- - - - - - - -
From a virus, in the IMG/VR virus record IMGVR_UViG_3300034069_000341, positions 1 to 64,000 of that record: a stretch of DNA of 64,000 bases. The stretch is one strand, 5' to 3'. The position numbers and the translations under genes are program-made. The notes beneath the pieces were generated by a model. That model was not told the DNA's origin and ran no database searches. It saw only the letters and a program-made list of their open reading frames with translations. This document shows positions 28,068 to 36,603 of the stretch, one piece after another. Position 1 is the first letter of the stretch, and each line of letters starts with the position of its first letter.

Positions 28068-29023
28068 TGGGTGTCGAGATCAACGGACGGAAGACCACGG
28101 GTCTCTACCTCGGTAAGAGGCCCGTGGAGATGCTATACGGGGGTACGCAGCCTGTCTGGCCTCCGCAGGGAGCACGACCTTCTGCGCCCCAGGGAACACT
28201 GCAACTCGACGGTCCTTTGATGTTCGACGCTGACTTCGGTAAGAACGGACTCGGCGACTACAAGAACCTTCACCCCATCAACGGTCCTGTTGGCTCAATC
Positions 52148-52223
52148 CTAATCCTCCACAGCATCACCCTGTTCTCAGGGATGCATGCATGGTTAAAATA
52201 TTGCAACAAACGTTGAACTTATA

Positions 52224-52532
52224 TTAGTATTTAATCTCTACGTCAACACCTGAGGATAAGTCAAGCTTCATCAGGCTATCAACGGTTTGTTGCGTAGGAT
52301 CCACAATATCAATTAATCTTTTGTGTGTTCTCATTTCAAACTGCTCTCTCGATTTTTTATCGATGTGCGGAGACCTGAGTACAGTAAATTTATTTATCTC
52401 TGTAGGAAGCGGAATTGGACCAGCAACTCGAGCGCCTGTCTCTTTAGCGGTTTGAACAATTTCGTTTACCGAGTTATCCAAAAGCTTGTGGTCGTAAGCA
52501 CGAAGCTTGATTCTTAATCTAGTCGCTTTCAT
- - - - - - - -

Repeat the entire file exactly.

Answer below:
From a virus, in the IMG/VR virus record IMGVR_UViG_3300034069_000341, positions 1 to 64,000 of that record: a stretch of DNA of 64,000 bases. The stretch is one strand, 5' to 3'. The position numbers and the translations under genes are program-made. The notes beneath the pieces were generated by a model. That model was not told the DNA's origin and ran no database searches. It saw only the letters and a program-made list of their open reading frames with translations. This document shows positions 28,068 to 36,603 of the stretch, one piece after another. Position 1 is the first letter of the stretch, and each line of letters starts with the position of its first letter.

Positions 28068-29023
28068 TGGGTGTCGAGATCAACGGACGGAAGACCACGG
28101 GTCTCTACCTCGGTAAGAGGCCCGTGGAGATGCTATACGGGGGTACGCAGCCTGTCTGGCCTCCGCAGGGAGCACGACCTTCTGCGCCCCAGGGAACACT
28201 GCAACTCGACGGTCCTTTGATGTTCGACGCTGACTTCGGTAAGAACGGACTCGGCGACTACAAGAACCTTCACCCCATCAACGGTCCTGTTGGCTCAATC
Positions 52148-52223
52148 CTAATCCTCCACAGCATCACCCTGTTCTCAGGGATGCATGCATGGTTAAAATA
52201 TTGCAACAAACGTTGAACTTATA

Positions 52224-52532
52224 TTAGTATTTAATCTCTACGTCAACACCTGAGGATAAGTCAAGCTTCATCAGGCTATCAACGGTTTGTTGCGTAGGAT
52301 CCACAATATCAATTAATCTTTTGTGTGTTCTCATTTCAAACTGCTCTCTCGATTTTTTATCGATGTGCGGAGACCTGAGTACAGTAAATTTATTTATCTC
52401 TGTAGGAAGCGGAATTGGACCAGCAACTCGAGCGCCTGTCTCTTTAGCGGTTTGAACAATTTCGTTTACCGAGTTATCCAAAAGCTTGTGGTCGTAAGCA
52501 CGAAGCTTGATTCTTAATCTAGTCGCTTTCAT